A Wakefield care home has been fined £120,000 following an incident during which an 81-year-old resident fell and broke their neck.
On 7th July 2015, Joyce MacDonald, who died in March 2016, fell while walking to the bathroom unaccompanied, which was later revealed to have caused a fracture in her neck leading to a significant decrease in her mobility.
Bupa, who formerly owned West Ridings Care Home, was found guilty of two counts of failing to provide safe care and treatment, according to a BBC report this week.
The care home was also the site of several more incidents including a 65-year-old woman who suffered a deep laceration to her leg following a fall.
Bupa, who sold the care home to Advina back in 2018, said that these safety issues were isolated to the West Ridings care home and that changes such as staff training and digital risk management tools were immediately implemented to rectify the issues upon discovery.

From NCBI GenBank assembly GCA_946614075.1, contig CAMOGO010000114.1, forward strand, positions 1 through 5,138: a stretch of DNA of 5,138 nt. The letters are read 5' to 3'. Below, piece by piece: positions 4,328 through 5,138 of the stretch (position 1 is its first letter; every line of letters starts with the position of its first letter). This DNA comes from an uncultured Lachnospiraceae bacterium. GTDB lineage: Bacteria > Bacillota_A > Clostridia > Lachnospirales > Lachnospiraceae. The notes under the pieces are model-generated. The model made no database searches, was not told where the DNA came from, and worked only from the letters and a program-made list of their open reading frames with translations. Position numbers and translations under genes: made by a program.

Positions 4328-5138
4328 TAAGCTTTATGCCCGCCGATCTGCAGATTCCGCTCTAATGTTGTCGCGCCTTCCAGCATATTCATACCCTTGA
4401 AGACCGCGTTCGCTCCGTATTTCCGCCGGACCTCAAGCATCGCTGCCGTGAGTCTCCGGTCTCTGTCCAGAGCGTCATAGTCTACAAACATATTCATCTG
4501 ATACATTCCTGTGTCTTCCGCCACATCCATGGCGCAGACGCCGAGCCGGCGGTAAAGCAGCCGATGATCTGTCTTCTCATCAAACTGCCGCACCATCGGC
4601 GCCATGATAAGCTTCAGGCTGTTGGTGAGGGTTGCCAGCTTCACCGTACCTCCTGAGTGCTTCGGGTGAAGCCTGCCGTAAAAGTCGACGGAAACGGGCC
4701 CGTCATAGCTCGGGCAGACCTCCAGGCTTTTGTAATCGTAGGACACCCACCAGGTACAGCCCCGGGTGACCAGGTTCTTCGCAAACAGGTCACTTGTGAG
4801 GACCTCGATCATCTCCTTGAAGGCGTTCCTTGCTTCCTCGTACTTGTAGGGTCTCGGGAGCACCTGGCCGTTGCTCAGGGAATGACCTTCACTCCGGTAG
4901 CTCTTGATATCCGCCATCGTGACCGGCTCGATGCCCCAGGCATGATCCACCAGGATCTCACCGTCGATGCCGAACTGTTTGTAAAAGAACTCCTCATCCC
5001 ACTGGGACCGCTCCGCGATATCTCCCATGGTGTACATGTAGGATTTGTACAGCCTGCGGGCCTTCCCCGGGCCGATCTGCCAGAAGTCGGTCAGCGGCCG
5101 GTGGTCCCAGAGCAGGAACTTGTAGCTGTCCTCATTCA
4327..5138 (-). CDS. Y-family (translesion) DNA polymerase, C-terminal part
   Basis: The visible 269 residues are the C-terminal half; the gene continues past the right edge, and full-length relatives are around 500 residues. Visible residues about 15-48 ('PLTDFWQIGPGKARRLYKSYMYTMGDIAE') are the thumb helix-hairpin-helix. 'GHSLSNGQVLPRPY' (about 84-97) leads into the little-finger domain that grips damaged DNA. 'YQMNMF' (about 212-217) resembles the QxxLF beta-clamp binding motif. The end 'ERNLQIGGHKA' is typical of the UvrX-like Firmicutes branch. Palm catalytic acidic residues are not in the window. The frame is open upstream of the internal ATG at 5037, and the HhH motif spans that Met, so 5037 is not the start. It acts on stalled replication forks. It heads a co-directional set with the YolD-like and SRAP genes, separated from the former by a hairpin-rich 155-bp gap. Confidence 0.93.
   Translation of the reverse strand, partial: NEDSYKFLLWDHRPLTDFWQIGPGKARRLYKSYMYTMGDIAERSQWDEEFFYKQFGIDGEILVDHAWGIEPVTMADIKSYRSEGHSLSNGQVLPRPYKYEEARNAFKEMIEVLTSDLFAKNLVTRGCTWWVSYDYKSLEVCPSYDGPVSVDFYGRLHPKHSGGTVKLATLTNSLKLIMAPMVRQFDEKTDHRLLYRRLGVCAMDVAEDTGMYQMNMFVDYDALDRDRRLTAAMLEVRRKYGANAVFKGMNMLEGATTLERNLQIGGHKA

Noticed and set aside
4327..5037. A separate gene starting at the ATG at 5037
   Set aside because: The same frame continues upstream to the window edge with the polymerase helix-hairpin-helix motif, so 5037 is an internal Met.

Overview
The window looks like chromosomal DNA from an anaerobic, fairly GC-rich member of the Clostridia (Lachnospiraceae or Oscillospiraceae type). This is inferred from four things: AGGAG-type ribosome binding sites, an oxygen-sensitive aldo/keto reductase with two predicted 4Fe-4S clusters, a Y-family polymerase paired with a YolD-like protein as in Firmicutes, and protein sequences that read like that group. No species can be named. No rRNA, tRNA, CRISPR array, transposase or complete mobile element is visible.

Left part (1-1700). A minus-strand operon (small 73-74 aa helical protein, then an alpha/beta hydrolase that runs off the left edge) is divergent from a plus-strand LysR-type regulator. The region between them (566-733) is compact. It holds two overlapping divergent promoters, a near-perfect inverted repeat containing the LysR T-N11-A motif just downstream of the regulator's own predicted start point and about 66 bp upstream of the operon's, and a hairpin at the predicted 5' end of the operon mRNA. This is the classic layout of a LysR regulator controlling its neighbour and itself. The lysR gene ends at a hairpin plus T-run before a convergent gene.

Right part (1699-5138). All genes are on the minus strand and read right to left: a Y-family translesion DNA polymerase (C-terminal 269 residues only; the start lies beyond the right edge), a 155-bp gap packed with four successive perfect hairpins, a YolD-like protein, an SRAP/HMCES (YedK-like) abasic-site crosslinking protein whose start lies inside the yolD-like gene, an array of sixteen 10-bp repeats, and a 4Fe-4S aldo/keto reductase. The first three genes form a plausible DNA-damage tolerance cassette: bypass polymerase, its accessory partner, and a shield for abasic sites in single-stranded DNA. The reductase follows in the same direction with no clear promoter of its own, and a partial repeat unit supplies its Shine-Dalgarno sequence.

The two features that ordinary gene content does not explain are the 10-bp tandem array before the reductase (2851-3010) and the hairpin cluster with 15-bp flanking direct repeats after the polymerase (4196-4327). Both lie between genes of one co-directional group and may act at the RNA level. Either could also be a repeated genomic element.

Operations director for Bupa Care Services, Rebecca Pearson, said: “We are extremely sorry for what happened in July 2015, and our thoughts are with the families at this time.
“We always aim to provide the highest possible standards in care but acknowledge that we fell short at this home. While we can’t change what happened, we immediately implemented changes to prevent such issues from reoccurring.”
West Ridings recently received a Requires Improvement rating by the CQC, an in increase from its previous Inadequate rating.
The recent report by the CQC showed an improvement in the care homes rating from Inadequate but still noted that there are safety risks.
The report, published on October 31st, 2019, read: “At our last inspection the provider had failed to robustly assess the risks relating to the health, safety and welfare of people and medicines were not managed safely.
“At this inspection, we found enough improvement had been made and the provider was no longer in breach of regulation 12.”
The report noted that while risks were well managed, a more robust system for recording them was needed.